Your pancreas is an organ that sits just behind the stomach whose main purpose is to filter bilirubin, and release enzymes that aid digestion and produce hormones that help manage your blood sugar.
Pancreatic cancer begins in the tissue of the pancreas, most commonly in the cells that line the ducts that carry digestive enzymes out.
One of the most common, early symptoms of pancreatic cancer, jaundice is a yellowing of the eyes and skin. This occurs because as the cancer spreads, it can block the duct that releases bile into the intestines and out through your stool.
This results in a build-up of bilirubin in the blood that turns the eyes and skin yellow.
Belly or Back Pain
Weight Loss and Poor Appetite
Pancreatic cancer can cause many digestive issues. However, any type of cancer can result in unexpected or explained weight loss and loss of appetite.
Any type of cancer induced weight loss is a problem because it affects the way the body burns calories and uses proteins by burning more calories than normal, breaking down muscle, and decreasing the appetite.
Nausea and Vomiting
Gallbladder or Liver Enlargement
Pancreatic cancer can cause the liver to become enlarged, especially if the cancer has metastasized. The gallbladder is usually the more evident sign of pancreatic cancer.
If enlarged, it can be felt during an exam and seen in imaging studies. When the cancer blocks a bile duct, the fluid can become stuck in the gallbladder, causing it to enlarge.
All cancer patients are more susceptible to blood clots forming during treatments. However, pancreatic cancer patients are at an even higher risk of forming Cancer Associated Thrombosis— a blood clot in the veins.
The risk is higher due to the cancer, the cancer treatments, and moving around less after a procedure. The signs of a deep vein thrombosis are swelling, redness, and leg pain.
Sudden On-Set Diabetes
As we discussed earlier, the pancreas produces a hormone called insulin, whose responsibility it is to regulate a body’s blood sugar levels. It is thought by many that pancreatic cancer can cause the cells in the body to become resistant to insulin.
If you already have controlled diabetes and it becomes uncontrolled for no reason that you’re aware of, this can also be an early symptom.
Dark urine is also a sign of jaundice. Bile that is normally stored in the gallbladder to travel through the intestines to be removed from the body by stool can be blocked by a tumor.
When the bile cannot be removed, too much builds up in the body and the excess can get into the urine, staining it brown.
Bloating is having the sense of being full even if you’ve barely eaten anything. It can cause an early sense of being full with meals or it can just be an uncomfortable swelling in the abdomen.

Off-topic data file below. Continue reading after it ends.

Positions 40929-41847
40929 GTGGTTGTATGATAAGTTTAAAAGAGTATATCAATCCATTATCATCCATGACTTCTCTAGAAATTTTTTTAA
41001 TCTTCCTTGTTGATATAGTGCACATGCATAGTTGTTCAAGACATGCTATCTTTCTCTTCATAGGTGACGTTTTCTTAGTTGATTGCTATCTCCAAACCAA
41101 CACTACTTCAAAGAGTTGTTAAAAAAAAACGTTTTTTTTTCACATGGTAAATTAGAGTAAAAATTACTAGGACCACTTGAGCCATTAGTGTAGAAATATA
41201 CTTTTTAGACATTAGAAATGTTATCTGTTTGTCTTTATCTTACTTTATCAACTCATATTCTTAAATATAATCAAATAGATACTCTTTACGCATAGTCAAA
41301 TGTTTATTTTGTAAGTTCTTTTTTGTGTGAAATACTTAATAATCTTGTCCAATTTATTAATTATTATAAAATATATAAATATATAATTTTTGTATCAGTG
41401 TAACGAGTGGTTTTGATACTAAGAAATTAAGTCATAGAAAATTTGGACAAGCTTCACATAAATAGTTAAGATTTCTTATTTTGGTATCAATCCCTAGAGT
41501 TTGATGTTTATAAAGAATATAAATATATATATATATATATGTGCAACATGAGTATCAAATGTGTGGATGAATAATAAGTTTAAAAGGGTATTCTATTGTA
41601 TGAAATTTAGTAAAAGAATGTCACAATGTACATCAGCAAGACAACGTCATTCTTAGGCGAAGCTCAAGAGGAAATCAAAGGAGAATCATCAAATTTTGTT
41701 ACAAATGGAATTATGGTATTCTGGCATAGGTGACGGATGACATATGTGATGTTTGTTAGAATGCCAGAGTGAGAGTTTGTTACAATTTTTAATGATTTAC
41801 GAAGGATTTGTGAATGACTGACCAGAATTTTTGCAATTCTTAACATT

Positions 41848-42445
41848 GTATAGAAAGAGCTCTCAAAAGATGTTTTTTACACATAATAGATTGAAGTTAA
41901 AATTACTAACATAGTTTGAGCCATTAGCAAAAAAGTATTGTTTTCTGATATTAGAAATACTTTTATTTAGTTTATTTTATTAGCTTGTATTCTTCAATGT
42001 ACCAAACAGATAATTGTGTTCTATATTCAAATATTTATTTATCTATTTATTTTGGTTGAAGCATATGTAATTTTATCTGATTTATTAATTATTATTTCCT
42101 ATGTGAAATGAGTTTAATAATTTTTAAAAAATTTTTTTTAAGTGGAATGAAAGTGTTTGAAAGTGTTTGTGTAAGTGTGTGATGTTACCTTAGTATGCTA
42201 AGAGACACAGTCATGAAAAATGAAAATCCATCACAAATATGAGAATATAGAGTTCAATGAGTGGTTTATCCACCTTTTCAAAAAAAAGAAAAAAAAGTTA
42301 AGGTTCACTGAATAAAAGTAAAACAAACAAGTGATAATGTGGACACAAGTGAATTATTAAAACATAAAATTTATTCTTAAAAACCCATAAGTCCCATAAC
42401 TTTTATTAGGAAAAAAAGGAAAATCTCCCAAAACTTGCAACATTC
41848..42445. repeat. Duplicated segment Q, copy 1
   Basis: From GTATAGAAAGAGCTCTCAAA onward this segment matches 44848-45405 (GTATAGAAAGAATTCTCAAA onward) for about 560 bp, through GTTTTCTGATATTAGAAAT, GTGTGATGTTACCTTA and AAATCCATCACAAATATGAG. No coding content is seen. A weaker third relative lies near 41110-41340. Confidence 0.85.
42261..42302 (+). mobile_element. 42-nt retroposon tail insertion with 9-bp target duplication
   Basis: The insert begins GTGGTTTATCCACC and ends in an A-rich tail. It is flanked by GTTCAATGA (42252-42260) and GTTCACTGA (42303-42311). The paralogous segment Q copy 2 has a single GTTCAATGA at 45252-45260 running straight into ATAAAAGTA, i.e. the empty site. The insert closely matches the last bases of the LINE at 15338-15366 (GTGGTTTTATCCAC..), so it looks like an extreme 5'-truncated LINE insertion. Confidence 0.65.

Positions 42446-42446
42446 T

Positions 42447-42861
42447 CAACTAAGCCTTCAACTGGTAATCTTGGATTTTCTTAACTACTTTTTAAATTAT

A common condition in pancreatic patients, ascites, is extra fluid buildup in the abdomen. It can cause the belly to swell or stretch out. This is especially common in patients whose cancer has spread.
Just because you have a risk factor, or even several of them at once does not mean you have or will get cancer. Some people with few or no risk factors at all can also develop pancreatic cancer just as some people with all the risk factors will not develop it at all.
The risk factors for pancreatic cancer are smoking, diabetes, obesity, inflammation of the pancreas, a family history of pancreatic cancer, and ethnicity. According to research, African Americans have a slightly higher risk of developing pancreatic cancer than Hispanics, Asians, and Caucasians.
Testing for Pancreatic Cancer
If a person has signs or symptoms that might be caused by pancreatic cancer, there are several exams and tests that doctors will do to determine if you have it. During the physical exam, their doctor will quiz them about your medical history as well as your family’s.
The doctor will then examine the patient, looking for jaundice in the eyes and skin, and checking to see if the gallbladder or liver are swollen. If anything seems abnormal, the doctor will then order further tests such as blood tests, imaging tests, and possibly even a biopsy of the pancreas.
Once a patient is diagnosed with pancreatic cancer, the next step is to determine what stage the cancer is in in order to discuss the patient’s treatment options. Treatments could consist of surgery, ablation or embolization, radiation therapy, chemotherapy, and/or pain control options.
Available options for treatment of the cancer depend heavily on whichever stage the cancer is in at the time of diagnosis, the patient’s age and expected life span, and any other serious conditions the patient may have.